X2: The Threat PC CD-ROM
by Deep Silver
Developed by Egosoft
Released - February 6th 2004
Price : £29.99
Ever since Elite numerous games have tried to capture the feeling of an open ended space game that allowed you to do what you wanted. Several games, Freelancer, Freespace 2 and many, many more have all tried but not quite succeeded, although that's not to say they weren't very good games in their own right. One of the better 'Elite like' games of recent times was X-Beyond the Frontier from Egosoft. It had all the right ingredients as you could trade, build and fight your way around the galaxy. It wasn't perfect though and with extensive play it was obvious that it wasn't as open ended as it first appeared to be.
X2: The Threat begins with the central character, (the character you control) Julian Gardna, and his friend attempting to steal a spacecraft. Their attempt is a doomed one though and soon enough they are being chased by the Argon Police and they are eventually caught. Julian is given a five yazura (yes they give all kinds of funny names for their units of time) sentence. During the transportation to the jail though his ship is intercepted by the comically named Ban Danna (it could have been worse, he could have been called Shoe Horn or Ed Scarf) who works for the Argon Intelligence Service. Ban insists on taking Julian and gives him a second chance. The reasons for this will become known later in the game.
Your first tasks are to fly from one location to another and transport some passengers. You'll have to cross huge expanses of space but thankfully there are gates that can transfer you from one sector to another and you can equip a SETA which acts as a time compression device and essentially puts you in a fast forward mode. If I'm being honest here I would have to say that the game takes a few hours to get moving and it can be quite tedious to start with. Like X-Beyond the Frontier you'll be able to build your own structures later in the game and have your own convoys and trade routes etc. but initially you have to carry out your orders. Once these missions are out of the way though you can do as you please and pick up the main thread of the story as and when you want to. In this respect it's more open ended than X-Beyond the Frontier ever was.
Despite the mammoth amount of potential that this game has it's by no means a classic but it's still very good nevertheless. The major issues I have with the game is that you cannot save anywhere you want to. Add to this that you can come under attack at any time from pirates and other such enemies (and that at the beginning of the game your ship is weak and virtually a sitting duck) and you can see that irritation may creep in. You can't alter the control setup either but thankfully you can use a joystick if you prefer although I found it a little too sensitive and remained with the keyboard and mouse setup.
X2 is nothing if not graphically stunning. The numerous spacecraft all look great and various locations throughout the game all look impressive. One disadvantage of all this detail though is that the game requires a powerful PC to run at a decent resolution. Thankfully you can sacrifice the excellent bump mapping and anti-aliasing if your system is not up to the task and it doesn't harm the appearance of the game too much. Whilst the graphics are generally excellent there are a few rough areas. The cutscenes are a major disappointment and look decidedly rough. The character models and animations are quite poor and look completely at odds with the rest of the game.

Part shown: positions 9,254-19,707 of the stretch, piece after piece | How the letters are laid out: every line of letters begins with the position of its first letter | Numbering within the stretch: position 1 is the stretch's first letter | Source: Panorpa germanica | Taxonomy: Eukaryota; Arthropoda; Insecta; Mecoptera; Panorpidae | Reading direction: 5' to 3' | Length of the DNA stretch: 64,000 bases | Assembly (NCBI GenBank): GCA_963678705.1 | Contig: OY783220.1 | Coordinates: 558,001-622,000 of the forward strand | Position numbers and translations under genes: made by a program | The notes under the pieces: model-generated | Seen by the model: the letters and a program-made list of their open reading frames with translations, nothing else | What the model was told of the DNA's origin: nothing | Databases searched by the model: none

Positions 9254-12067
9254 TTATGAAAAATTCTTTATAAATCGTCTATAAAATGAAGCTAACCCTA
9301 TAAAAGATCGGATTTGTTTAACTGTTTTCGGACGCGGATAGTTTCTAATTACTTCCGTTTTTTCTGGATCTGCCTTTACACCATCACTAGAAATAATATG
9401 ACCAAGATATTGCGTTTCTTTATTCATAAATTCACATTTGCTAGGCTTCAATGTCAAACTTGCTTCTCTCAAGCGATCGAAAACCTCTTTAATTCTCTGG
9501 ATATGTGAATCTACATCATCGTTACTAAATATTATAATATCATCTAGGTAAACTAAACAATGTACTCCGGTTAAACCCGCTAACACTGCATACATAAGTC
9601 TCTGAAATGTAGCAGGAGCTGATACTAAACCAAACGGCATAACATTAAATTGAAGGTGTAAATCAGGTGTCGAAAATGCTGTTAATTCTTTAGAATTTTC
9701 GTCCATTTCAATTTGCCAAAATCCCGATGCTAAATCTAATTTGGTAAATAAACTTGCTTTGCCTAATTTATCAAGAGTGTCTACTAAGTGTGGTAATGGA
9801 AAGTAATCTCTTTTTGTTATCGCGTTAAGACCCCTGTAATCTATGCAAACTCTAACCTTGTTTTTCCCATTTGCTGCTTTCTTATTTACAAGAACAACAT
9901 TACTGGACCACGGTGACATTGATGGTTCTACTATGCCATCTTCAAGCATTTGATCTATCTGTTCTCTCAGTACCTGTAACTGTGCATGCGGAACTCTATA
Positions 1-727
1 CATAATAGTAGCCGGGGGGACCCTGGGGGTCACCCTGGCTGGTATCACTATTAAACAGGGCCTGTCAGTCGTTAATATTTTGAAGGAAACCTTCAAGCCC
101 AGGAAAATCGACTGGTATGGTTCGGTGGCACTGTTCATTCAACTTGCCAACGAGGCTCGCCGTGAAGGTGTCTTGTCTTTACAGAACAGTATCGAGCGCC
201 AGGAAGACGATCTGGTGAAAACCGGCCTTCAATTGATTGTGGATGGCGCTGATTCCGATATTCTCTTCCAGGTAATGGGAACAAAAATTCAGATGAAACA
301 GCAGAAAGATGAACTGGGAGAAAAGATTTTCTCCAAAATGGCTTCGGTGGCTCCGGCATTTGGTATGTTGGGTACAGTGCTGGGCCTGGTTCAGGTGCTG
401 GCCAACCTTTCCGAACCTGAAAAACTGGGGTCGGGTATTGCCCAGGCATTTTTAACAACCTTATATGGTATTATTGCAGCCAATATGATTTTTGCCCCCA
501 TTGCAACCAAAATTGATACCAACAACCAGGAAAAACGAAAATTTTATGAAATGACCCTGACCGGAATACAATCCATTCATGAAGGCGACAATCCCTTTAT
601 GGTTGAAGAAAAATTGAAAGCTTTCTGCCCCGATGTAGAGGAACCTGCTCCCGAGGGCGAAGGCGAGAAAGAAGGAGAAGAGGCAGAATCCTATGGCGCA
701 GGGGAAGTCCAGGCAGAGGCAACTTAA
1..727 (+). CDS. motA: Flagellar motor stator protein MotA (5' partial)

X-Beyond the Frontier was a major disappointment for deaf gamers as it wasn't subtitled. X2 initially had me worried as the opening sequence (which details the arrest of Julian Gardna and his rescue by Ban Danna) isn't subtitled but thankfully after the introduction everything else is. Conversations are shown in text which is placed on the bottom left of the screen in a dialogue box. The essence of the conversations can be read again by reading your message log. You are visually alerted to any incoming messages and these messages are shown in text. Before you start the game you can participate in some tutorials that cover all the gameplay aspects and these are all subtitled. You can even take a pilot license test and again this is subtitled. The only criticism I have is that if you do decide to access any information during space travel, the game does not auto-pause so if you don't pause the game yourself it's possible to crash into another spacecraft or station, which isn't a good idea.
Your opinions of X2: The Threat will depend on how much time you devote to playing it. This isn't a game where a couple of hours play will show you all the game has to offer. Initially it can seem quite difficult to get to grips with and as we mentioned earlier it can be quite tedious in it's early stages. After half a dozen hours play though it gradually becomes more rewarding and satisfying and the niggles with the game tend to be overlooked. You'll appreciate the open ended nature of the game and appreciate how you can upgrade your spacecraft and do virtually anything you want to do. It probably doesn't live up to the expectations that many who were waiting for the game would have had, and in some areas it lacks polish, but overall it's a very enjoyable space simulation that fans of Elite or X-Beyond the Frontier will get a lot from.
Game Rating: 8.4/10
X2 lacks polish and in certain areas it's a little wanting but overall it's a space simulation that's open ended and ultimately rewarding if you dedicate the time needed to appreciate the game.
The introduction is not subtitled but otherwise it's fine.